Pricing behaviour of pharmacies after market deregulation for OTC drugs: The case of Germany
Objective To examine the price reactions of German pharmacies to changes made to OTC drug regulations in 2004. Prior to these changes, regulations guaranteed identical prices in all German pharmacies.Methods Two years after market deregulation, 256 pharmacies were surveyed to determine the retail prices of five selected OTC drugs. A probit regression model was used to identify factors that increased the likelihood of price changes. In addition, 409 pharmacy consumers were interviewed to gather information on their knowledge of the regulatory changes and to better explain consumer behaviour.Results Data was collected on a total of 1215 prices. Two years after deregulation, 23.1% of the participating pharmacies had modified the price of at least one of the five OTCs included in our study. However, in total, only 7.5% of the prices differed from their pre-deregulation level. The probit model showed that population density and the geographic concentration of pharmacies were significantly associated with price changes. Interestingly, the association with the geographic concentration of pharmacies was negative. The consumer survey revealed that 47.1% of those interviewed were aware of the deregulation.Conclusions Our findings indicate that, two years after deregulation, very few pharmacies had made use of individual pricing strategies; price competition between pharmacies in Germany is thus taking place only a very small scale.
If you experience problems downloading a file, check if you have the proper application to view it first. In case of further problems read the IDEAS help page. Note that these files are not on the IDEAS site. Please be patient as the files may be large.
As the access to this document is restricted, you may want to look for a different version under "Related research" (further below) or search for a different version of it.
References listed on IDEAS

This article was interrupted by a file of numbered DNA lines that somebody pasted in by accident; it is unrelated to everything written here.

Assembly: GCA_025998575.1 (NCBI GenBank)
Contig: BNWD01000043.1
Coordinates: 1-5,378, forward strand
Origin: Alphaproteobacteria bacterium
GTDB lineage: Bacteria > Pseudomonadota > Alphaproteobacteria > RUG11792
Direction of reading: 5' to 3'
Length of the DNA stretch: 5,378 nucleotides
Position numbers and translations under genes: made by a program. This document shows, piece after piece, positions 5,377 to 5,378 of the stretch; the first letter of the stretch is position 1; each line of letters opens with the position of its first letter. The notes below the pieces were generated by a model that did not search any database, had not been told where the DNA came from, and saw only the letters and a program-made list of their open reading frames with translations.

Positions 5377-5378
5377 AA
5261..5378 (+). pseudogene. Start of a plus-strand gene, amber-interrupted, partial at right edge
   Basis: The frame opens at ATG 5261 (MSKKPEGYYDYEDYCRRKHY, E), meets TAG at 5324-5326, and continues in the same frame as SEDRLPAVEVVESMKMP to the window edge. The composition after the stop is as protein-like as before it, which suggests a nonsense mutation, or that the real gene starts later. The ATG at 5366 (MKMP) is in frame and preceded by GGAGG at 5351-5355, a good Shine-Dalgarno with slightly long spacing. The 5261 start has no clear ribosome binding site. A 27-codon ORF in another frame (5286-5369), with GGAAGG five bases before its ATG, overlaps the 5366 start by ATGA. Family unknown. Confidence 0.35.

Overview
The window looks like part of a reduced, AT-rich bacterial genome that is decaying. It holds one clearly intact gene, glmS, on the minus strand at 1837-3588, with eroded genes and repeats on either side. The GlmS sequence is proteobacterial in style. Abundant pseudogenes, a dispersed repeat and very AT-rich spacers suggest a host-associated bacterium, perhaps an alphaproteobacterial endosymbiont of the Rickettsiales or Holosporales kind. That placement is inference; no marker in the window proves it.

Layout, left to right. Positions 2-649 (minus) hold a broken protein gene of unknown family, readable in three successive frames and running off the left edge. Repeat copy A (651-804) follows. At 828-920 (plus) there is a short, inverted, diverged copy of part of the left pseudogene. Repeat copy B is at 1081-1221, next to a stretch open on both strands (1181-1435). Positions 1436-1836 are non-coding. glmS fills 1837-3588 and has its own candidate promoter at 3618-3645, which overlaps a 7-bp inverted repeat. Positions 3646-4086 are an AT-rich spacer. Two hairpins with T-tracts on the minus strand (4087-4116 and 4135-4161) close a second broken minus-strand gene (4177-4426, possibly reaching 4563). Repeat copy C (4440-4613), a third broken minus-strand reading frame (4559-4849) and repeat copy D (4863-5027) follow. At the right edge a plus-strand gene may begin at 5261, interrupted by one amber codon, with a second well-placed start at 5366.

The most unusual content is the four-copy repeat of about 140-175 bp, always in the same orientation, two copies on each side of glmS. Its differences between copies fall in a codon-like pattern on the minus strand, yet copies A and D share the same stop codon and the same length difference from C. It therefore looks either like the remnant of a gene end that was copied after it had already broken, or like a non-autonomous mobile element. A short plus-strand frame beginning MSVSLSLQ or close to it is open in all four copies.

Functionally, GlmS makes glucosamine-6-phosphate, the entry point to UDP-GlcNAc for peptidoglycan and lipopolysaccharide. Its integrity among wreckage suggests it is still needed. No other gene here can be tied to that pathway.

Please report citation or reference errors to , or , if you are the registered author of the cited work, log in to your RePEc Author Service profile, click on "citations" and make appropriate adjustments.:
- Anell, Anders, 2005. "Deregulating the pharmacy market: the case of Iceland and Norway," Health Policy, Elsevier, vol. 75(1), pages 9-17, December.
- Reich, Michael R., 1995. "The politics of health sector reform in developing countries: three cases of pharmaceutical policy," Health Policy, Elsevier, vol. 32(1-3), pages 47-77.
- Reinhard Busse & Tom Stargardt & Jonas Schreyögg, 2005. "Determining the “Health Benefit Basket” of the Statutory Health Insurance scheme in Germany," The European Journal of Health Economics, Springer;Deutsche Gesellschaft für Gesundheitsökonomie (DGGÖ), vol. 6(1), pages 30-36, November.
- Z. John Lu & William S. Comanor, 1998. "Strategic Pricing Of New Pharmaceuticals," The Review of Economics and Statistics, MIT Press, vol. 80(1), pages 108-118, February.
When requesting a correction, please mention this item's handle: RePEc:eee:hepoli:v:84:y:2007:i:1:p:30-38. See general information about how to correct material in RePEc.
For technical questions regarding this item, or to correct its authors, title, abstract, bibliographic or download information, contact: (Shamier, Wendy)or ()
If you have authored this item and are not yet registered with RePEc, we encourage you to do it here. This allows to link your profile to this item. It also allows you to accept potential citations to this item that we are uncertain about.
If references are entirely missing, you can add them using this form.
If the full references list an item that is present in RePEc, but the system did not link to it, you can help with this form.
If you know of missing items citing this one, you can help us creating those links by adding the relevant references in the same way as above, for each refering item. If you are a registered author of this item, you may also want to check the "citations" tab in your profile, as there may be some citations waiting for confirmation.
Please note that corrections may take a couple of weeks to filter through the various RePEc services.